How to Grow Golden Yellow Beets

Golden (yellow) beets are a great way to introduce this vegetable to your family as they are milder and sweeter than their red counterpart.


06 Apr 2006 --- Yellow beetroot ???Burpees Golden??? --- Image by © Yorke, Francesca/the food passionates/Corbis

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Botanical Names: Beta vulgaris

Beet or beetroot, as they are commonly called outside the United States, was domesticated in the Middle East in the 8th century B.C. This root crop originated in the Mediterranean region from the sea beet, which can still be found growing wild to this day. It was then mainly used for medicinal purposes until the 1800s when French chefs realized their potential as a side dish. It is said that beets can help with liver disease and lower blood pressure when used in combination with some medicines. Most beets are ruby red, but also come in colors of white, golden (yellow) and striped.

Beets are part of the Chenopodiaceae family, also known as the Goosefoot family. Within this botanical family includes spinach, Swiss chard, quinoa among 1,500 other species. Plants within this family are typically edible and rich in calcium. Many of the family members tolerate salty and alkaline soils causing them to be ideal plants for these locations.

Golden or yellow beets have a mild flavor compared to their counterparts. Beets are all grown by seed. Seeds should be soaked for 24 hours prior to planting. Planting direct to the garden is recommended either in late fall or early spring. 70 degree soil temperature is typically needed for germination to occur. Air and soil temperature will not be the same, so having a soil temperature will help to pinpoint the planting time. Plant in full sun in soil that is tilled, rich and well-drained. See germination should occur in 10 to 15 days of planting. During harvest, it is important to not bruise any of the crop when removing from the ground as beets are very susceptible to this. Here are some great golden varieties to try in your garden this year:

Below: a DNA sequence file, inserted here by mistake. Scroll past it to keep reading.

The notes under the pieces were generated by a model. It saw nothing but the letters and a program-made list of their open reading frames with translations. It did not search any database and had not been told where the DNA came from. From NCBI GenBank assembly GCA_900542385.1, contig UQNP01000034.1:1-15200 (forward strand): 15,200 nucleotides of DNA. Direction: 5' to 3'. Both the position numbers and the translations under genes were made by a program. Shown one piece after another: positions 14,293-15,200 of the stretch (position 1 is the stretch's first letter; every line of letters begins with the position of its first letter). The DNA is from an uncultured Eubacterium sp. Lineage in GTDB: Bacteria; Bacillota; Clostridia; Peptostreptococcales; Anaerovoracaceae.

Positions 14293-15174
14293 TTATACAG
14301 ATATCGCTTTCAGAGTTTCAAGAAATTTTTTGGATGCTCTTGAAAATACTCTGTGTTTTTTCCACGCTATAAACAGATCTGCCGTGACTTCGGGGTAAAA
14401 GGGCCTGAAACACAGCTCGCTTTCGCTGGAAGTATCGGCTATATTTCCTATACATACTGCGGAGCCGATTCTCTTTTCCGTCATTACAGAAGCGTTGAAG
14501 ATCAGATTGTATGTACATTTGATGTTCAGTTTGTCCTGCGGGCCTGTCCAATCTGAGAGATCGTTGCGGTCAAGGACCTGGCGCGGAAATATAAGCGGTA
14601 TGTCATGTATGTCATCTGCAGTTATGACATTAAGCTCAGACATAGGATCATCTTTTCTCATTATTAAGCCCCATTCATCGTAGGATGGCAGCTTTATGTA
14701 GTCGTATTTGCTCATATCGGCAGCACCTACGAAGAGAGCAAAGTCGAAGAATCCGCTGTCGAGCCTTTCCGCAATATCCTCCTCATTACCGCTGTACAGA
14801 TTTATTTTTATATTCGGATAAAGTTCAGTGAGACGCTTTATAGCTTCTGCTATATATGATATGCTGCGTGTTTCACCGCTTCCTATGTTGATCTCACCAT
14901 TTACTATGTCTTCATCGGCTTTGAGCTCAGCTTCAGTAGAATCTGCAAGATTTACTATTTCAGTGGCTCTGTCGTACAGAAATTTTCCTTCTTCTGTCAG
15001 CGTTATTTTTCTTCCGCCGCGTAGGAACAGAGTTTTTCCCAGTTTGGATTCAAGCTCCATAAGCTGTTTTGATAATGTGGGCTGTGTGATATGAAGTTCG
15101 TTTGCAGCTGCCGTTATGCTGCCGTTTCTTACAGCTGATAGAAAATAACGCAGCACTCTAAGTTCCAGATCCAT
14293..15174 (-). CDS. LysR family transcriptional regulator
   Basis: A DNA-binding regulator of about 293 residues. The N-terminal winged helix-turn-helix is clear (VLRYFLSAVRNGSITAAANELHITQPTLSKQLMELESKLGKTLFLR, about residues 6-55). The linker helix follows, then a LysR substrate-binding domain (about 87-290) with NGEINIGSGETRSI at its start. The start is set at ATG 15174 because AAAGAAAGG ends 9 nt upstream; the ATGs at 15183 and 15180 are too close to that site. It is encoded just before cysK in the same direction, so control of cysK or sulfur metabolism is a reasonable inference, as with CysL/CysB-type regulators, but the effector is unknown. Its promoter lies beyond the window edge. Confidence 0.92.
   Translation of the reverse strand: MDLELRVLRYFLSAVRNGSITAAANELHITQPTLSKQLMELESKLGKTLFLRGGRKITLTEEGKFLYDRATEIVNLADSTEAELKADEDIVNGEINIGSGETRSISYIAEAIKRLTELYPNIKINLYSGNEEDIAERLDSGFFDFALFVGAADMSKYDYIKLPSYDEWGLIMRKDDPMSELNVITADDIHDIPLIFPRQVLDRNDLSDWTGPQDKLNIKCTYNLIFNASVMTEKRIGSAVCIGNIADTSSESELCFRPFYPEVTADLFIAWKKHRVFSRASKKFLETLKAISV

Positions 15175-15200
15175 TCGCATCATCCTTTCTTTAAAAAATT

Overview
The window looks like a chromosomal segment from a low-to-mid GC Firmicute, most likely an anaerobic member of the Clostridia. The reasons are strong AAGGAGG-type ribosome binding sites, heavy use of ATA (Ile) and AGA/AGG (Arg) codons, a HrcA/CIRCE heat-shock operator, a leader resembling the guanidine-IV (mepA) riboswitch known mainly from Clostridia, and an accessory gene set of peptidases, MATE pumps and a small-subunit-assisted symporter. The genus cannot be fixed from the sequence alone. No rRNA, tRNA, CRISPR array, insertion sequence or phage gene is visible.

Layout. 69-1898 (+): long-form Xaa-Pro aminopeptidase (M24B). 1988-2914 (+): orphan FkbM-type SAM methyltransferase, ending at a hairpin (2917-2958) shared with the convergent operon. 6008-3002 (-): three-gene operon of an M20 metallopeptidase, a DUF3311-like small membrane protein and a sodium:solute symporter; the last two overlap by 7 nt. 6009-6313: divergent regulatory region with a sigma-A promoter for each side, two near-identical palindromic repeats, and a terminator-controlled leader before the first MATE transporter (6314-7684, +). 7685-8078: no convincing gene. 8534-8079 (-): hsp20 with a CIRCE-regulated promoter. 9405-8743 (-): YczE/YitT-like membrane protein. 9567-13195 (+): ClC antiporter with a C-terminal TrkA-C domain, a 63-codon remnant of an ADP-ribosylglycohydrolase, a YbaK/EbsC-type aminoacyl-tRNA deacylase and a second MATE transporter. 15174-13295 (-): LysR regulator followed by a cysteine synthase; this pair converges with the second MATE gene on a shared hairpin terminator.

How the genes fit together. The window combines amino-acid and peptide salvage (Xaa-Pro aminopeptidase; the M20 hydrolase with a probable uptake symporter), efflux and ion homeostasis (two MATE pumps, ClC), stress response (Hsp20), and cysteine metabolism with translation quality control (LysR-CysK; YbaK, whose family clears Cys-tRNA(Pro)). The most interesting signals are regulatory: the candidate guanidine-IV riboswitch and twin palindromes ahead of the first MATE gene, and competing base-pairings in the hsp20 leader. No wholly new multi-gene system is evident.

Golden: This variety dates back to the 1820s or prior. If you are not fond of beets, this may be a variety to start with as the flavor is very mild and unlike reds. The greens are very tasty as well. After planting, crops will be ready for harvest after 55 days. 

Golden Detroit: Touted as being one of the best golden beets on the market for not only taste, but also yield. These gorgeous orange beets turn yellow when cooked. The tops are said to be so delicious that they variety could just be grown for them alone. Great in all applications including canning, pickling, storing, etc. 

Yellow Cylindrical: This is a mangel-variety of beets, which means it is more oblong than round. This rare European heirloom was actually first used as animal food, but many foodies are finding this culinary treat and adding it to their gardens. The color is golden-yellow on the skin and the flesh is white. It is typically picked young and used to top salads or roasted as a side. 

Burpee’s Golden: Beautiful heirloom that was a color breakthrough when it was introduced in 1940s. This golden variety is best harvested when young, as it can become a bit fibrous as it ages. This beetroot has a sweet, mild flavor. Harvest around 55 days after planting and the greens are just as great as the roots. 

Golden beetroot is a great way to introduce this vegetable into your family meals. With their mild and sweeter flavor, their taste is intensified when roasting. Give one of these varieties a try in your garden this year.                                                                                                                                     

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